May – how serious was I about play?

The word ‘serious’ doesn’t even begin to go there – in terms of personal development whilst ‘playing’, the month of May 2015 has by default been among the most deliberated, earnest, momentous and pensive months of my life. And you thought ‘play’ was all about ‘fun’! Somehow events conspired towards the month’s aim, starting with a friend sending me a link to the Lonely Planet / World Nomad travel journalism scholarship. I enjoy writing; I love travel; I attempt photography. Taking all three together surely I have a winning combination? By the end of the month of June I will know if I have won! In fact I am so convinced that this is inevitable that I am planning my summer holidays around the dates I need to be available to travel to the USA – the 10th to 24th August.

One of the criteria for entry is that you have to be an experienced solo traveller – and I suspect catching the train to Taunton all by myself every now and again possibly doesn’t count. Although ‘back in the day’ I did fly to Edinburgh for an OU Summer School, I suspect that something a little more substantial is required. Which is why when my friend pulled out of our girlie trip to the land of clogs, I eventually resigned myself to going there all by myself (reaching this decision was far from fun – the amount of time and energy exhausted by exploring all other options was just a touch stressful). Anyway, this was how the most ‘serious’ part of my happiness project for the month of May came about and how I found myself alone in Amsterdam.

One of my favourite quiet canals.

One of my favourite quiet canals.

I realise this is stating the obvious, but Holland is flat. Very. There is also rather a lot of water. Flying from the Birmingham to Schipnol is the only time I have ever really listened to the stewardess’ advice about life jackets because I could see that if the plane did come down, there was just a slight chance that following the correct procedure might actually save my life – for the last 20 minutes we skimmed low over the sea with land always in sight, approaching the runway with dykes and canals hemming shades of green patchwork.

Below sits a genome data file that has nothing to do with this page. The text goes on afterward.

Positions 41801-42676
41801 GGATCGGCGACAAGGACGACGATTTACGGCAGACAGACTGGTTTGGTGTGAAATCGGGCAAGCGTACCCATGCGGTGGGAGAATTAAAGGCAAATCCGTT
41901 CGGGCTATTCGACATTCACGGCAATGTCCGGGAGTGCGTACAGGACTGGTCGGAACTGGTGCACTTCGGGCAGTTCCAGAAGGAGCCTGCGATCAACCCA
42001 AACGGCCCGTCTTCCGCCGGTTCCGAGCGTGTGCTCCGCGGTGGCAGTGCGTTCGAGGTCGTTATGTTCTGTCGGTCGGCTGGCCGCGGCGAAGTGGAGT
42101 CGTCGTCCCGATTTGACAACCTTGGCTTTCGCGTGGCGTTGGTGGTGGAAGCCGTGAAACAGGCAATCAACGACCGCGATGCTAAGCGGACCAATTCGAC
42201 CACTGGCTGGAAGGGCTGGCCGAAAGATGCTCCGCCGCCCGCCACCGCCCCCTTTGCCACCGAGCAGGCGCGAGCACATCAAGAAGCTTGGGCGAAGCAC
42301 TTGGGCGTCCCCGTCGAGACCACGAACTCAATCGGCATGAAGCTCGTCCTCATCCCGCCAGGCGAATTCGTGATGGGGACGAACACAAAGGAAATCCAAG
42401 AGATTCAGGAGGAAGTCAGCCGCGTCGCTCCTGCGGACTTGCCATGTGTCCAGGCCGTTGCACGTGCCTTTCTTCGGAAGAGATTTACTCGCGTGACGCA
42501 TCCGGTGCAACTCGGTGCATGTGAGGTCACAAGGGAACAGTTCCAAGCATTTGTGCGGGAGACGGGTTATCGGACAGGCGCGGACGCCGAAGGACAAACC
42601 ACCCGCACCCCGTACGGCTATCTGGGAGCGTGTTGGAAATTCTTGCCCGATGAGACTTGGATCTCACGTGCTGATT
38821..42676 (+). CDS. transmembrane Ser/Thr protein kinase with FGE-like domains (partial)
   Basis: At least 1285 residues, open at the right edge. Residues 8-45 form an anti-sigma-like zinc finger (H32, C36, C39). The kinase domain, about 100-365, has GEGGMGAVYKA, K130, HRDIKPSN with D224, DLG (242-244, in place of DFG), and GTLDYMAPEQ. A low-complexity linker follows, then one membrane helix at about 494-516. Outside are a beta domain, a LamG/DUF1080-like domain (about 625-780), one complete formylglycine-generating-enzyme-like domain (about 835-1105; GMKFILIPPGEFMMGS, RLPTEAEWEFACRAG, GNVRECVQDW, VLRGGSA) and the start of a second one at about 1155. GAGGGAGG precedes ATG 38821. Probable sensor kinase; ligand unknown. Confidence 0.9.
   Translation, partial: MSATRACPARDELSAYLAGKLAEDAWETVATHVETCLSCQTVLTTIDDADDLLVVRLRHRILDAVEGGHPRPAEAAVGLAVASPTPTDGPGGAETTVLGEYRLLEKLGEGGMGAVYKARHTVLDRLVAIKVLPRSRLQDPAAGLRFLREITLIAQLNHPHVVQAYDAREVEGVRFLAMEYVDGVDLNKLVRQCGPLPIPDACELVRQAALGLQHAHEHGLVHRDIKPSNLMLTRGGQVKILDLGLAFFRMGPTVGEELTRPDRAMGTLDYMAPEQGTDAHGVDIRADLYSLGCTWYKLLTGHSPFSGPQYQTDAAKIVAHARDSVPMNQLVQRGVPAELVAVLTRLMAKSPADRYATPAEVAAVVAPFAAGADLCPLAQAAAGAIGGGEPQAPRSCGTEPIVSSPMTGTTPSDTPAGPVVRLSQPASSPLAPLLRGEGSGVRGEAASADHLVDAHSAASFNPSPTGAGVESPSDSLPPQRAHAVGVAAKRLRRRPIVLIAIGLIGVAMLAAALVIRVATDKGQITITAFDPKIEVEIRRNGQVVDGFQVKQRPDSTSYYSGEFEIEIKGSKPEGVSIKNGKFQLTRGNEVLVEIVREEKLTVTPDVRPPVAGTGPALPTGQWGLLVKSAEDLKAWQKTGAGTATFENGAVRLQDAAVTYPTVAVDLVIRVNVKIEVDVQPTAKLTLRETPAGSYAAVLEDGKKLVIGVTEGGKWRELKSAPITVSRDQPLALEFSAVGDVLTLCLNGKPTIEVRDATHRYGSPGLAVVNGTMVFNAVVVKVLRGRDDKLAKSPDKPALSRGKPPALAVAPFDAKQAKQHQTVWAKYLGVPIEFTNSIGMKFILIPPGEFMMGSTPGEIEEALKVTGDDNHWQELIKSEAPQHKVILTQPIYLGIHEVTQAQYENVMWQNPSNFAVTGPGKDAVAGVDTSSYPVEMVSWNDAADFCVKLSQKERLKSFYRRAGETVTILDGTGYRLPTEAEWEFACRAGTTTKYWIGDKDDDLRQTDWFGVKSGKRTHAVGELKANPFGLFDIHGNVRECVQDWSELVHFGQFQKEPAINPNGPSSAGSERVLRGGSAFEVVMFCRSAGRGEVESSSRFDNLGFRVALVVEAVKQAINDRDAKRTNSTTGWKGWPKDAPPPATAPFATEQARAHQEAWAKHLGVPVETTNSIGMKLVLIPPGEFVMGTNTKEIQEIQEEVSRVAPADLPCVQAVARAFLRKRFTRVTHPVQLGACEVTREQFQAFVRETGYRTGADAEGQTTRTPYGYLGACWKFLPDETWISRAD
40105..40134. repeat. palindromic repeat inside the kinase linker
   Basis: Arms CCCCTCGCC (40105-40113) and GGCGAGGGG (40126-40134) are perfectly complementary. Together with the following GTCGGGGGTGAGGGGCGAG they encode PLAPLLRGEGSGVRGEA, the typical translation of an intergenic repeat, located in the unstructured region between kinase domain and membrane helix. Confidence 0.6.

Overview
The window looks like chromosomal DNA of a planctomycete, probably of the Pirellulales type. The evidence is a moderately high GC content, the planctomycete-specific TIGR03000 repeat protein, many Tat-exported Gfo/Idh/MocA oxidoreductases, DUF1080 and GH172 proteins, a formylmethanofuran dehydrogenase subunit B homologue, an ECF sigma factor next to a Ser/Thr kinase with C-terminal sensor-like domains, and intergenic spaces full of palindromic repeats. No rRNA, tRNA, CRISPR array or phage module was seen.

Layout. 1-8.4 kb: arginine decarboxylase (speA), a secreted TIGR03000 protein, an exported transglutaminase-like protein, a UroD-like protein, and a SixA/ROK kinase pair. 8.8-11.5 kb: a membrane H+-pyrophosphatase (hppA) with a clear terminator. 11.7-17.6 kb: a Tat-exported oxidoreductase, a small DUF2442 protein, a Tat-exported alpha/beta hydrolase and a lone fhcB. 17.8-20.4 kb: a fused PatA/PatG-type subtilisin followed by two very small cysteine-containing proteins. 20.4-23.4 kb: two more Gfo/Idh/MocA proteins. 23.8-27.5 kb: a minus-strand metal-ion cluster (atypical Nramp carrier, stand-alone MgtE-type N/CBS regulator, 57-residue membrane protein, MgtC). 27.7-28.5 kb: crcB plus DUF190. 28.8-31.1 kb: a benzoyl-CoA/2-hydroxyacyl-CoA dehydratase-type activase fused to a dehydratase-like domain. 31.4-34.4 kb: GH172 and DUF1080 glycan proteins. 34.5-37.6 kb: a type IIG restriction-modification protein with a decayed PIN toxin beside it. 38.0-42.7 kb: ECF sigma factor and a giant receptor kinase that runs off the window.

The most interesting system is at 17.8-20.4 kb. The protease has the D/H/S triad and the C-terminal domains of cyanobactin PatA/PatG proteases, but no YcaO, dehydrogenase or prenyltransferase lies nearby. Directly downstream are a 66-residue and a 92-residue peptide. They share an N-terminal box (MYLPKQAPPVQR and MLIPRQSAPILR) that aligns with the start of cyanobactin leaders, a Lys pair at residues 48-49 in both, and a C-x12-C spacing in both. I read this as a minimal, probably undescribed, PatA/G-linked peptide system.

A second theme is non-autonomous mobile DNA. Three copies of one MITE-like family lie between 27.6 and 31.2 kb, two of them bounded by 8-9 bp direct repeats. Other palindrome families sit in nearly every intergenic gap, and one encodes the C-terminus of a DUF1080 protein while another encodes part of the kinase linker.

Another obvious fact. The Dutch love their bikes! This was immediately evident from how whole families were out for the day seemingly just to watch the planes land, attempting to pedal alongside as we approached or having casually dropped their cycles to the ground as they peered at us through binoculars whilst stretched out on picnic rugs.

Following a very straightforward train trip from the airport to Centraal Station (the locomotives run every 10 minutes – look out for the intercity direct as this is the quickest), I had a very close encounter with more than one bicycle (not to mention a couple of trams) as I excitedly stepped from the concourse into the warm spring sunshine, enthralled by the pianist serenading the new arrivals and entranced by my first sight of the bustling city itself. Lesson learnt! Even if you have spotted your hotel on the opposite side of the street, pause, take stock and approach the crossing with care – as a solo traveller the biggest danger lurks in the streets where being hit by a high speed Dutchman is a very real risk. This is a city where everyone cycles – and no one wears a helmet. Whilst I love a bike ride myself, I would be very anxious and cautious about cycling in Amsterdam and it is certainly not something I would advise other singletons to do – you need to be with a partner or in a group should the worst happen and your tyre get stuck in the criss-crossing tram rails, or your balance dislodged by cobblestones.